This encouragement resulted in a venture called Turn the Town Around, which led to what has since been called an art boom in the town, with a rapidly growing artisan community soon taking root in Matewan. The resulting art is featured throughout the town, in particular the Matewan Historic District, the most notable of which is a mural on a stone wall that stretches the latter half of the district which features a series of scenes from a coal mines. The group has also undertaken a series of projects involved in fixing up various buildings and landmarks in the area, including the repainting of both the Matewan Lockup and City Hall and the clock which sits in front of the Matewan Depot.
In an effort to provide a platform for this revamped image of the town in addition to offering a place for local artists to display their work, two Matewan Residents, Eric Simon and Herbie Dotson, decided to open a new business together. The business, called The Appalachian Lost and Found was opened in March 2018, and has since worked on fostering a sense of inclusion and acceptance. The business functions most obviously as an art store, selling antique and modern art. The store primarily offers art created by local artists, granting them a chance to make a name for themselves as well as encouraging them to create art which is inspired by or reflects Matewan's rich, complex history. Items frequently for sale include pottery, jewelry, and wood-crafted items such as chairs and birdhouses, as seen in the picture below. Also featured in the shop are locally made jellies and jam in addition to a small but extensive collection of books and articles on local history.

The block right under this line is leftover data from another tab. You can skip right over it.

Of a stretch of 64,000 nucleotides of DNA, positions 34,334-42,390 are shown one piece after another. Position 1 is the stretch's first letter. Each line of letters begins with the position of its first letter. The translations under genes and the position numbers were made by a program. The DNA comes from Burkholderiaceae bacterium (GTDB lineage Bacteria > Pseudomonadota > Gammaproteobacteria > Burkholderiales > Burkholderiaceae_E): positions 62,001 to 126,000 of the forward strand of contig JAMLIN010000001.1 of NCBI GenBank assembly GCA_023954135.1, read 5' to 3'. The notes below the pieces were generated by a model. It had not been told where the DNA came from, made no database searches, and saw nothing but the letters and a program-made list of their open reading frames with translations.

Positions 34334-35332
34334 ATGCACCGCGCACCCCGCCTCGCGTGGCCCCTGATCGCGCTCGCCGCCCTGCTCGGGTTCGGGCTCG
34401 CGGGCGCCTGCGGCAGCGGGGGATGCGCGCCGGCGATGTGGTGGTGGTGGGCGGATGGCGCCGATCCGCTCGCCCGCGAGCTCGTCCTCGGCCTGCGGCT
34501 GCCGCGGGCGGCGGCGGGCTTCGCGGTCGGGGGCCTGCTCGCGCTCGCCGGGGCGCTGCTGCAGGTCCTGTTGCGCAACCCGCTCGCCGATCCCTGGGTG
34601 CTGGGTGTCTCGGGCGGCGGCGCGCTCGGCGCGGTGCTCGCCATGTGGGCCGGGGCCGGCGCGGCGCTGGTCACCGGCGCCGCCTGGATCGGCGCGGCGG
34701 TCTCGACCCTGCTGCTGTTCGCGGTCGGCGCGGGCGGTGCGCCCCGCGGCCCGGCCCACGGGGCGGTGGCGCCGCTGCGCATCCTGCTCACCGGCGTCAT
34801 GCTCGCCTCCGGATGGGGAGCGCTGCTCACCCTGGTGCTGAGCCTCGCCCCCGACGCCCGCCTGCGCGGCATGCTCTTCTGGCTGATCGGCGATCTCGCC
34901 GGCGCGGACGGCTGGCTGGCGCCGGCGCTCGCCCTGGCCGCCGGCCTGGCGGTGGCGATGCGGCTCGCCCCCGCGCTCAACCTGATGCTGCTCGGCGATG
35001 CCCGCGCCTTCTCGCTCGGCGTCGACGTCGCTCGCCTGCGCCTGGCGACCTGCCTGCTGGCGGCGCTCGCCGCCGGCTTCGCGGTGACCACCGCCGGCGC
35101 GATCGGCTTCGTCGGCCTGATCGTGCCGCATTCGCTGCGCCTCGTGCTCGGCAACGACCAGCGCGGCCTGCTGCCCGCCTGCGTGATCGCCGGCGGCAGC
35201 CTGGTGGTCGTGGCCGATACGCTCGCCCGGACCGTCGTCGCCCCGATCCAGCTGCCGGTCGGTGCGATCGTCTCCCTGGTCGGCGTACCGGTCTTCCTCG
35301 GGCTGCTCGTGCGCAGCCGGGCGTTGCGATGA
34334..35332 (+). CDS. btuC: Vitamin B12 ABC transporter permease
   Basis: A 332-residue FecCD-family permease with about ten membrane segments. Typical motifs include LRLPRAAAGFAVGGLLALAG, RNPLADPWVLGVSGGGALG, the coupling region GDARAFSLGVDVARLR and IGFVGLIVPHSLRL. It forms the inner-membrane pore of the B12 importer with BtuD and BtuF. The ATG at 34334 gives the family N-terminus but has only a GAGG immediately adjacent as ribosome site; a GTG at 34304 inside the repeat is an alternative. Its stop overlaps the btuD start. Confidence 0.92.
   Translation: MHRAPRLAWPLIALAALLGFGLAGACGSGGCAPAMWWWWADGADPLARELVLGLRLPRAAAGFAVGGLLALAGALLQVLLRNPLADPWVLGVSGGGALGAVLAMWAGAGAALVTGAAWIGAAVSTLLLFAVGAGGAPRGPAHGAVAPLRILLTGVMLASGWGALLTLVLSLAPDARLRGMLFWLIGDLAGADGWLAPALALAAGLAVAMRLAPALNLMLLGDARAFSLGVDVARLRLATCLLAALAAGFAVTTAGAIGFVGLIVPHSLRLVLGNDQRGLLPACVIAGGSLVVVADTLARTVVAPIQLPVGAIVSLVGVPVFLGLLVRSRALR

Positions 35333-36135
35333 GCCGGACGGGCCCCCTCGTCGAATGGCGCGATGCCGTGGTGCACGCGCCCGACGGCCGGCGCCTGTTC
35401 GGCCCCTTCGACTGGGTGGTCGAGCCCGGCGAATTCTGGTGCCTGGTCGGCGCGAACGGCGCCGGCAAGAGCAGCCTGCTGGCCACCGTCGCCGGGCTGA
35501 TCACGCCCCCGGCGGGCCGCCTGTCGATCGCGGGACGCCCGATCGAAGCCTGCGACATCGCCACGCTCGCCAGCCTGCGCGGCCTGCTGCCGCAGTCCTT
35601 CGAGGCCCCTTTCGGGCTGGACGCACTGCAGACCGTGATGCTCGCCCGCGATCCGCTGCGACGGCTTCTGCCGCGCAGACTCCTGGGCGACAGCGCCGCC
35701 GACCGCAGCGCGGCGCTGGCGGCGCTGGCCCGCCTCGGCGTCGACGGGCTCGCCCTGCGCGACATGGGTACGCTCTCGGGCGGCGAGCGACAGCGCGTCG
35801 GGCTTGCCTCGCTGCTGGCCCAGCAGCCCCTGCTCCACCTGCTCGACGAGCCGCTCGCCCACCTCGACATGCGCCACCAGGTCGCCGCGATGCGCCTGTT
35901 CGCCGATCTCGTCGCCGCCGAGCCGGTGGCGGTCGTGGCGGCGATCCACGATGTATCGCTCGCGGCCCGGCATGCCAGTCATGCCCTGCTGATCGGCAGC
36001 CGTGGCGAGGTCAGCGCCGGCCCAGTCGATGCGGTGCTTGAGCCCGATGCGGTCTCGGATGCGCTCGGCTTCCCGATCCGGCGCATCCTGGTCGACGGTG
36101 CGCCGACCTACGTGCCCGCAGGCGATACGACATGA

The owners, Simon and Dotson, have long collected old relics and memorabilia from Matewan and the Appalachian regions's past, and have subsequently used their business as a means to display their finds. Such finds include bullets from the Matewan Massacre as well as artifacts found by Simon which helped prove the existence of the hitherto only confirmed Civil War battle to have occurred in the area. The two are currently working on creating a mini museum in the back of their shop, a feat which they hope will successfully unite the town's local art community with the Turn the Town Around group's desire to draw attention to other aspects of Matewan's history. The two sometimes post some of their finds on their Facebook page, linked below.
The Appalachian Lost and Found is located in the Matewan Historic District near the old Nenni's department store, in what was once the old Phillips building, constructed in 1915. It is open to the public Friday-Sunday from 12pm-5pm.